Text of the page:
Antidiuretic Hormone and its control functions.
This section calculates the control of antidiuretic hormone secretion and also
calculates multiplier factors for control of other aspects of circulatory function
by antidiuretic hormone. The major factors that are considered to affect the rate
of antidiuretic hormone secretion are (1) a feedback effect of osmotic concentration
in the extracellular fluids as determined from the concentration of sodium (CNA),
and (2) a feedback effect of arterial pressure (PA).
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AD4, AD5, AD6, and AD7:
Calculation of the effect of low levels of arterial pressure to cause secretion
of antidiuretic hormone. The mathematical steps in these blocks provide appropriate
curve shaping. Zero effect of pressure on ADH secretion occurs whenever the arterial
pressure is greater than 85 mm Hg. The factor ADHPAM is the sensitivity control for
the overall effect. The output of this set of blocks is ADHPR.
Description of Guyton antidiuretic hormone module
AD8:
The effect of sodium concentration on ADH secretion (ADHNA) is not allowed
to go below zero.
AD16:
Calculation from the plasma concentration of ADH (ADHC) of a multiplier factor (ADHMK)
to describe the effect of the ADH in affecting the kidney.
AD14 and AD15:
Calculation from the instantaneous concentration of ADH in the plasma (ADHC)
of a multiplier factor (ADHMV) to describe the effect of antidiuretic hormone
in causing contraction of many of the blood vessels of the body. Block 15 sets
a lower limit for ADHMV equal to ADHVLL, and the upper limit is ADHVUL.
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AD1, AD2, and AD3:
Calculation of a multiplier factor (ADHNA) that determines the effect of the
concentration of sodium in the extracellular fluid (CNA) on the secretion of ADH.
The lower limit of CNA at which the normal stimulating effect of changes in CNA
will affect antidiuretic hormone secretion is equal to CNR. The mathematical
steps in Blocks AD1, AD2, and AD3 provide curve shaping effects for the relationship
between CNA and ADHNA.
physiology
antidiuretic hormone
Guyton
cardiovascular circulation
organ systems
Antidiuretic Hormone
Encapsulation grouping component containing all the components in the Anti-Diuretic Hormone Model.
The inputs and outputs of the Anti-Diuretic Hormone Model must be passed by this component.
AD16 and AD17:
Calculation from the plasma concentration of ADH (ADHC) of a multiplier factor (ADHMK)
to describe the effect of the ADH in affecting the kidney. Block 17 gives a lower limit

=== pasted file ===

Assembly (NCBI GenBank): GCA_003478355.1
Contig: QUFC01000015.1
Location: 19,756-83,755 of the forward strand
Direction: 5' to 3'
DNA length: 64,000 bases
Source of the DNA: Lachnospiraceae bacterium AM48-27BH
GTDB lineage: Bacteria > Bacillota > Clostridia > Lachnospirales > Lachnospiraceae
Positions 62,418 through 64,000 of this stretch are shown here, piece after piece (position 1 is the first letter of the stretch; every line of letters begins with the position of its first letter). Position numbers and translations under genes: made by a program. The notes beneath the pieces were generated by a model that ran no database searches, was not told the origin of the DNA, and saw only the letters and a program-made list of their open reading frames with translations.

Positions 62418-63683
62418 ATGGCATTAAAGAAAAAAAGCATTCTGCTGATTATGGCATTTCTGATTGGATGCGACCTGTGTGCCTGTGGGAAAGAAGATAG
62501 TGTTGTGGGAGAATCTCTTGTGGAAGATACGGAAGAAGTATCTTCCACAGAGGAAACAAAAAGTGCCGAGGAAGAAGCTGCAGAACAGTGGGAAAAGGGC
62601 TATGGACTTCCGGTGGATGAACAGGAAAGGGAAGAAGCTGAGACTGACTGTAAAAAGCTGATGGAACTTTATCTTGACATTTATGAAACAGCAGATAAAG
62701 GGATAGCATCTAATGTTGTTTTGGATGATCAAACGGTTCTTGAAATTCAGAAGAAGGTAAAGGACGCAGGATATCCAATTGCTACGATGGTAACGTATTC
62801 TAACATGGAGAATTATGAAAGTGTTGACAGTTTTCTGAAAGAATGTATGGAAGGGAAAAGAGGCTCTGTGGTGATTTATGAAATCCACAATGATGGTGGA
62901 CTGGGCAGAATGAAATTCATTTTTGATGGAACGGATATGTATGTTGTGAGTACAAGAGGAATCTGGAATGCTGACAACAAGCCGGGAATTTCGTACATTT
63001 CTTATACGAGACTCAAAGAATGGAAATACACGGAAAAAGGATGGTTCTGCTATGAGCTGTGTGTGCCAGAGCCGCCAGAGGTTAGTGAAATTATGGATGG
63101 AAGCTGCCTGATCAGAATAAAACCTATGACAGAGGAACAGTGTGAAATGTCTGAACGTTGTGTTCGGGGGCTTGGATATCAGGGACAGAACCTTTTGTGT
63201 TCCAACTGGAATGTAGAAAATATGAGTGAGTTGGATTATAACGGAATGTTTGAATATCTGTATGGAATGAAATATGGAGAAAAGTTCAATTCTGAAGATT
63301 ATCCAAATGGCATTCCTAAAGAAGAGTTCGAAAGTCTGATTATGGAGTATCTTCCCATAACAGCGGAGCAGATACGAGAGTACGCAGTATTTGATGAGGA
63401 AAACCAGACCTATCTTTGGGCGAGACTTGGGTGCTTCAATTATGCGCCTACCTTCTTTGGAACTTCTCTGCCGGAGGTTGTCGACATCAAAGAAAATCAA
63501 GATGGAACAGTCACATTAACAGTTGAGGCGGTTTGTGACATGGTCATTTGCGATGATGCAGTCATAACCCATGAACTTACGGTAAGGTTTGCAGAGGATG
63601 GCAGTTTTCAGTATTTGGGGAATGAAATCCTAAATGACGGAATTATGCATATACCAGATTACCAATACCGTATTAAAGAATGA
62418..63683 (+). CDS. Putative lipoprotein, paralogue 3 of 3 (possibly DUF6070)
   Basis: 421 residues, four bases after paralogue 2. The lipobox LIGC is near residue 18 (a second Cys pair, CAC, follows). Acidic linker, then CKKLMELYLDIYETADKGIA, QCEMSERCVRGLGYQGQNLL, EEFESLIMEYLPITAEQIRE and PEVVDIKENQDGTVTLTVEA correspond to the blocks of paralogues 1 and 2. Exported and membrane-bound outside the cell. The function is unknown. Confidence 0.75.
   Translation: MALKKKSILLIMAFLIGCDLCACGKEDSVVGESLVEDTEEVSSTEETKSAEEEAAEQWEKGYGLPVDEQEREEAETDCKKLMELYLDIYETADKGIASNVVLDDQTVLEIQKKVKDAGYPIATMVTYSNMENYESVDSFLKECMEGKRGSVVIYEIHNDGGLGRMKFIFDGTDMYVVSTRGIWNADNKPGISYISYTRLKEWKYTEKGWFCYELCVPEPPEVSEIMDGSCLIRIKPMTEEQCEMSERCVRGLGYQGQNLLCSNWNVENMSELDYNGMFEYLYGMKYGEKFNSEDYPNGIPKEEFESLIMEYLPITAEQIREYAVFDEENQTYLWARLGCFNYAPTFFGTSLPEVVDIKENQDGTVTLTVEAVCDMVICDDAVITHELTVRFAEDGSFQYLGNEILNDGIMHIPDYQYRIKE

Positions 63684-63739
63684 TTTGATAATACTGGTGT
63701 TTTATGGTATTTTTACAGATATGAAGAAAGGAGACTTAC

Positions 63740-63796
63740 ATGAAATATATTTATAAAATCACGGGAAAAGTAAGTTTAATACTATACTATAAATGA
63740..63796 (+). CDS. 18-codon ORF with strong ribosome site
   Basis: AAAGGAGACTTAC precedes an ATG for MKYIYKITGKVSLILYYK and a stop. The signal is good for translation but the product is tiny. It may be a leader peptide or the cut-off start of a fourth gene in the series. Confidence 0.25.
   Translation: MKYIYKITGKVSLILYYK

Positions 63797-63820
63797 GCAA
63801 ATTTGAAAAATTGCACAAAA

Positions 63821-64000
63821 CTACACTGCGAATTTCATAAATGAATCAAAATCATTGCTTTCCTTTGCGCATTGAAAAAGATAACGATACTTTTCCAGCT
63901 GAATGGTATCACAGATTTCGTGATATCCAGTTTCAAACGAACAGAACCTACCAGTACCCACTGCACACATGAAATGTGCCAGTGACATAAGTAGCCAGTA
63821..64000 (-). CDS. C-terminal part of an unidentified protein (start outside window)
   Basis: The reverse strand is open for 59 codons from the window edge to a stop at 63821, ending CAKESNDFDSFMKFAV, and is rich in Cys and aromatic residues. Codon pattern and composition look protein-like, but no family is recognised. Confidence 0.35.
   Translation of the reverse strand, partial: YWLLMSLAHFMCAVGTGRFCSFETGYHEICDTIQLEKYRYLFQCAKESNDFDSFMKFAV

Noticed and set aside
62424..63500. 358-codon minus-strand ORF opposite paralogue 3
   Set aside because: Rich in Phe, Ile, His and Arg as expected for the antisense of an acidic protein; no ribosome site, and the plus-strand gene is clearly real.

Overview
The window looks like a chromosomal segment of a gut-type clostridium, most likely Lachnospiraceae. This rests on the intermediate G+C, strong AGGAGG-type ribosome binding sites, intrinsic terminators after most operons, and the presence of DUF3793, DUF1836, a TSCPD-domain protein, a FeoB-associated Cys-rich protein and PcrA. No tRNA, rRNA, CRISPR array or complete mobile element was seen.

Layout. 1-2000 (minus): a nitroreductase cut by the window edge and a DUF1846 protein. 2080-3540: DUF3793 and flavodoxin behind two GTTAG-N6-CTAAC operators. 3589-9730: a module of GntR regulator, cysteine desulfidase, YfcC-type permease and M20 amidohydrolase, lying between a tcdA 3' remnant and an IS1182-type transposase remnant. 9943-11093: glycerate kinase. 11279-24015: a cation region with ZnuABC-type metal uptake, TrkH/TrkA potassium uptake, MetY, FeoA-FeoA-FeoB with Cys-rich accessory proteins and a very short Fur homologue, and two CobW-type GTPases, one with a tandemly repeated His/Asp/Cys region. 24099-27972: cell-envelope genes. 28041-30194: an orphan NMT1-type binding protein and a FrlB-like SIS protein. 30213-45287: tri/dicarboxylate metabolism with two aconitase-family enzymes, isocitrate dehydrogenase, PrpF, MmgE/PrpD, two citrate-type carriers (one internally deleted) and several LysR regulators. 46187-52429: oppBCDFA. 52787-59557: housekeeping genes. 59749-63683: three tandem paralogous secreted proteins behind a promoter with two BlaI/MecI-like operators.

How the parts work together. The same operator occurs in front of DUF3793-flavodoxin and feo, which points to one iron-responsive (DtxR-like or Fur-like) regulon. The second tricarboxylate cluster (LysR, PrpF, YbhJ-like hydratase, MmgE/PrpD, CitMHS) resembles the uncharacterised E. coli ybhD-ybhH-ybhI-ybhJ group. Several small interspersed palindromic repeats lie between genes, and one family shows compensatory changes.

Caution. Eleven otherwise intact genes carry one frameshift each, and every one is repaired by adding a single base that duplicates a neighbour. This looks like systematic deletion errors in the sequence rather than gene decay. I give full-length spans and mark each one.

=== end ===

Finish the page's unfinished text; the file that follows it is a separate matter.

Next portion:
to ADHMK equal to ADHKLL, and Block 16 gives an upper limit equal to AMKUL.
AD9:
Calculation of the net rate of ADH entry into the body fluids (ADH) by adding
the partial effect of ADHNA for osmotic control of ADH secretion plus the partial
effect ADHPR for pressure control of secretion, plus ADHINF for any rate of
infusion of ADH.
AD10, AD11, AD12, and AD13:
Calculation of instantaneous antidiuretic hormone concentration in the blood (ADHC)
by integrating in Block 12 the rate of hormone entry into the fluids (ADH) with
respect to time. A time constant for the integration (Block 11) is equal to ADHTC.
Block 13 damps the response of this integration to prevent oscillation when very
long iteration intervals are used in providing long-term solutions for the model.
AD10, AD11, AD12, and AD13:
Calculation of instantaneous antidiuretic hormone concentration in the blood (ADHC)
by integrating in Block 12 the rate of hormone entry into the fluids (ADH) with
respect to time. A time constant for the integration (Block 11) is equal to ADHTC.
Block 13 damps the response of this integration to prevent oscillation when very
long iteration intervals are used in providing long-term solutions for the model.
AD17:
Block 17 gives a lower limit to ADHMK equal to ADHKLL, and Block 16 gives an upper limit equal to AMKUL.
Guyton
AD15:
Block 15 sets a lower limit for ADHMV equal to ADHVLL, and the upper limit is ADHVUL.
AD4, AD5, AD6, and AD7:
Calculation of the effect of low levels of arterial pressure to cause secretion
of antidiuretic hormone. The mathematical steps in these blocks provide appropriate
curve shaping. Zero effect of pressure on ADH secretion occurs whenever the arterial
pressure is greater than 85 mm Hg. The factor ADHPAM is the sensitivity control for
the overall effect. The output of this set of blocks is ADHPR.
2008-00-00 00:00
AD4, AD5, AD6, and AD7:
Calculation of the effect of low levels of arterial pressure to cause secretion
of antidiuretic hormone. The mathematical steps in these blocks provide appropriate
curve shaping. Zero effect of pressure on ADH secretion occurs whenever the arterial
pressure is greater than 85 mm Hg. The factor ADHPAM is the sensitivity control for
the overall effect. The output of this set of blocks is ADHPR.
AD9:
Calculation of the net rate of ADH entry into the body fluids (ADH) by adding
the partial effect of ADHNA for osmotic control of ADH secretion plus the partial
effect ADHPR for pressure control of secretion, plus ADHINF for any rate of
infusion of ADH.
AD14:
Calculation from the instantaneous concentration of ADH in the plasma (ADHC)
of a multiplier factor (ADHMV) to describe the effect of antidiuretic hormone
in causing contraction of many of the blood vessels of the body.
AD1, AD2, and AD3:
Calculation of a multiplier factor (ADHNA) that determines the effect of the
concentration of sodium in the extracellular fluid (CNA) on the secretion of ADH.
The lower limit of CNA at which the normal stimulating effect of changes in CNA
will affect antidiuretic hormone secretion is equal to CNR. The mathematical
steps in Blocks AD1, AD2, and AD3 provide curve shaping effects for the relationship
between CNA and ADHNA.
AD8:
The effect of sodium concentration on ADH secretion (ADHNA) is not allowed
to go below zero.